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A taste of the Highland Games comes to Hillier Park Day

Children at Hillier Park had some help in the tug-o-war with a strongman helper.

Story and photos by Sharon Harrison
One of Canada’s strongest men – a Hillier resident – and four of his Highland Games peers brought their unique sport to the village’s annual community park day festivities on the weekend.

Strongman Padraic Moore, of Hillier, participates in the rock tossing challenge.

Highland Games are known for athletic events including caber toss, weight throw, tug-o-war, and hammer throw. The Hillier version included demonstrations and a scaled-down version for children to test their skills.

A Hillier Highlander strongmen tosses a weight over the high bar.

The focus of the afternoon’s events was the Hillier Highlander Challenge featuring Hillier resident Padriac Moore, along with Joe de Witt, Austin Sztajdocher, Brian Pennell, John Cavanagh. Moore is one of Ontario’s strongest men, and his many strongman and Highland Games achievements and titles include a 10th strongest man in Canada ranking.

Held Saturday at Jack Taylor Bicentennial Park, Hillier Park Day brought out local residents and also welcomed a few from out of town.

Strongmen events included the car deadlift, tossing large rocks across a portion of the field, and weights across a high bar. The weight for the high bar toss came in at 56 pounds and the bar moved higher after each strongman had three tries, first at 13 feet, then 14 and 15 feet.

With the bar lowered, the public was permitted to give the high bar toss a try, with small balls substituted for the iron weight for the youngest children.

A fun tug-o-war included many children on one side and one strongman on the other. When it became evident the kids were winning, a few more strongmen were added, but the children still ending up winning the tug.

The free family event also featured horse-drawn wagon rides and tractor-drawn wagon rides courtesy of Len Smith who took patrons on a short, but interesting tour of the immediate area including local farmers’ fields, former industrial buildings and a local vineyard.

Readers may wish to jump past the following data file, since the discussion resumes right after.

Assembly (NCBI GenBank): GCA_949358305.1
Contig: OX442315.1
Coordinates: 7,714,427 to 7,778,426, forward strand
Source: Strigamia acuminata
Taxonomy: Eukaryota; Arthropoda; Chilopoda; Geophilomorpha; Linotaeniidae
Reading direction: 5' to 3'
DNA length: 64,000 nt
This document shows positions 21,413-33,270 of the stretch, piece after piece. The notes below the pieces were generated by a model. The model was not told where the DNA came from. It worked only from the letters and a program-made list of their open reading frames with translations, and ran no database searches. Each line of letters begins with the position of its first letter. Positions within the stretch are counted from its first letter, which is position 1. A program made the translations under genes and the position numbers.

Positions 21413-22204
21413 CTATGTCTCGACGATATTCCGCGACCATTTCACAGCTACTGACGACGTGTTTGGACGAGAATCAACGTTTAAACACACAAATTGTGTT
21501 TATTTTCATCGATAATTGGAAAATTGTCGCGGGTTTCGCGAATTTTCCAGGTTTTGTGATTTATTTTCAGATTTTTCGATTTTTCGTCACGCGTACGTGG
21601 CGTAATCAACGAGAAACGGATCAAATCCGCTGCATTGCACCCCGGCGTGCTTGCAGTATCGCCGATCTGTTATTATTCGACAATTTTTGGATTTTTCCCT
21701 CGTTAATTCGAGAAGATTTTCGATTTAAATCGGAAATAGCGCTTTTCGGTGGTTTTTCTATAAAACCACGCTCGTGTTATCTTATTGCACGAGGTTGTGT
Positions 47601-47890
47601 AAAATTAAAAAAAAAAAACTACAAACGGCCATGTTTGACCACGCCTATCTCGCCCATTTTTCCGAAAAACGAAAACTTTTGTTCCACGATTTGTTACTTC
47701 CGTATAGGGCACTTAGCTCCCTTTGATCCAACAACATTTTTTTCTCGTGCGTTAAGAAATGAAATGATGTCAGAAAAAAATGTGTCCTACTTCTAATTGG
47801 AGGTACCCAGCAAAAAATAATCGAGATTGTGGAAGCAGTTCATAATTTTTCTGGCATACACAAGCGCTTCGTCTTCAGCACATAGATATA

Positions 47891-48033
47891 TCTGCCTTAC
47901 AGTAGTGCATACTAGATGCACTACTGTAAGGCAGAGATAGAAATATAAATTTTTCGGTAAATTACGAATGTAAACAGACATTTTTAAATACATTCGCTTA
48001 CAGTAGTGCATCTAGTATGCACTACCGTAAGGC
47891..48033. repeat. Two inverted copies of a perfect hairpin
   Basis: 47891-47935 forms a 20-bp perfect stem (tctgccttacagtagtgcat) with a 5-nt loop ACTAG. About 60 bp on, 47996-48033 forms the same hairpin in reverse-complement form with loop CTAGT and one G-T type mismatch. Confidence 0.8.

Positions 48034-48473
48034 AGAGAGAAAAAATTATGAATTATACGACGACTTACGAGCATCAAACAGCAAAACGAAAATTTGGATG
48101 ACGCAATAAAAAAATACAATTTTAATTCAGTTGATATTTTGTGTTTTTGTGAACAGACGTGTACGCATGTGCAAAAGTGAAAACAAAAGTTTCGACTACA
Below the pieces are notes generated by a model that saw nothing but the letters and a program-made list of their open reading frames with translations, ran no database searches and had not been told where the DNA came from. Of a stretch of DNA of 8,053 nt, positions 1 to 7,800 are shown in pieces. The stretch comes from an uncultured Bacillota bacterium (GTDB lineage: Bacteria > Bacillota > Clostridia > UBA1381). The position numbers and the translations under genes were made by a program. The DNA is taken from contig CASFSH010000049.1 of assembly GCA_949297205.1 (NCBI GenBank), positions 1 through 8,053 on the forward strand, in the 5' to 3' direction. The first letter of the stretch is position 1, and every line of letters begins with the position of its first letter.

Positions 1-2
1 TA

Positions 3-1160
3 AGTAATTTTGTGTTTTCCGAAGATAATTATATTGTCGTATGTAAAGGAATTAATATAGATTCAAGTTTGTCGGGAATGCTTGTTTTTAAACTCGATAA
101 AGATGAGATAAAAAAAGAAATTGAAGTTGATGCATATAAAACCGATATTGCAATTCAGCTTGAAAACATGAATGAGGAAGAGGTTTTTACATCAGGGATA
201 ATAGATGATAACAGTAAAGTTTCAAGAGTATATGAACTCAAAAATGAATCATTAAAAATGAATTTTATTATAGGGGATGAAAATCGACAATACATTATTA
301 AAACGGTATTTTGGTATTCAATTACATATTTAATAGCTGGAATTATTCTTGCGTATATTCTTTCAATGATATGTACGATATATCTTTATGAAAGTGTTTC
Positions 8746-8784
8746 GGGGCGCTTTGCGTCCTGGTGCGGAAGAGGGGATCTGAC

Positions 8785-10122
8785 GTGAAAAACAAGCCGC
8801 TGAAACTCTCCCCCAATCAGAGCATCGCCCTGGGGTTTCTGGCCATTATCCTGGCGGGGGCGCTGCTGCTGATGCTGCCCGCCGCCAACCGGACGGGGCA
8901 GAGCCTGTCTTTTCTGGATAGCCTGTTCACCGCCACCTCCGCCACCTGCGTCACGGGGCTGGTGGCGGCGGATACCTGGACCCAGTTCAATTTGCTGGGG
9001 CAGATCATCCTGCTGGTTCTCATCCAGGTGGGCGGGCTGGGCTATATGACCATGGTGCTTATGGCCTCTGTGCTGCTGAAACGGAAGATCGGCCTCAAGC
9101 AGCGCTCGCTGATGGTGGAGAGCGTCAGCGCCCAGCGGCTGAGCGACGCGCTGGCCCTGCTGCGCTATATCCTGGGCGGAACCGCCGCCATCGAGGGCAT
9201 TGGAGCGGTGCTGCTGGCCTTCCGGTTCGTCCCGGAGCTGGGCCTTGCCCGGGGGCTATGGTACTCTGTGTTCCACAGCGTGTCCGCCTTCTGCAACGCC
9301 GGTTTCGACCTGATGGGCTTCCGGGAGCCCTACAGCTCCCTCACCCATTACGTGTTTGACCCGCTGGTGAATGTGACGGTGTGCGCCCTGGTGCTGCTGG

“I like to take people to see things that they maybe haven’t seen before,” said Smith. “I mean how many soy beans would you get to see?” he added, laughing.

Kristies Little Portable Petting Zoo also entertained young and older with an assortment of small animals including a llama, a mother sheep and her offspring, a small goat and a Juliana piglet.

“She’s still a youngster and will only grow to the size of a small basset hound, so they make great pets,” said Kristie Istead, owner of the petting zoo, referring to the piglet.

There were two white Sebastopol geese, call ducks and guinea pigs and all were accessible for the little ones to handle, or to sit with in their pens or to simply admire from a safe distance. Rosebud – or Rosie to her friends – is an eight-year-old mini paint.

“She’s great with kids and pretty much the same height,” said Istead.

The PEC Fire Department brought the big fire truck with its extended 100-foot ladder and volunteers were ready to answer questions and entertain requests to be in the truck’s driver’s seat.

There were childrens’ games, face painting and paints available to paint stones.

One of the dunk tank’s youngest victims.

The dunk tank saw a number of local kids take a dip and many more who avoided getting a soaking. By afternoon’s end, a few grown-ups decided to partake in the dunk tank including Moore who got caught and was dunked after just a few attempts by local kids.

The Hillers Highlanders Joe de Witt, Austin Sztajdocher, Brian Pennell, John Cavanagh and Padraic Moore show off the frying pans they each bent out of shape.

Things got a little silly as the day’s activities began to wrap up as the strongmen were bending old frying pans to see who could fold them as tightly as possible. The fry pans were then signed by the strongmen and given away to a few lucky children as mementos.

The tractor-drawn wagon ride through Hillier with driver Len Smith.

Tractor-wagon driver and Hiller Recreation Committee member Len Smith said, “This is probably 15 to 20 years that we have doing this and we like to give something different every year, but we can’t always. I’ve been doing wagon rides for probably 15 years. It’s just to have fun; we don’t get rich at it; the whole idea is that it’s great for the community.”

Filed Under: Featured ArticlesSports & Recreation

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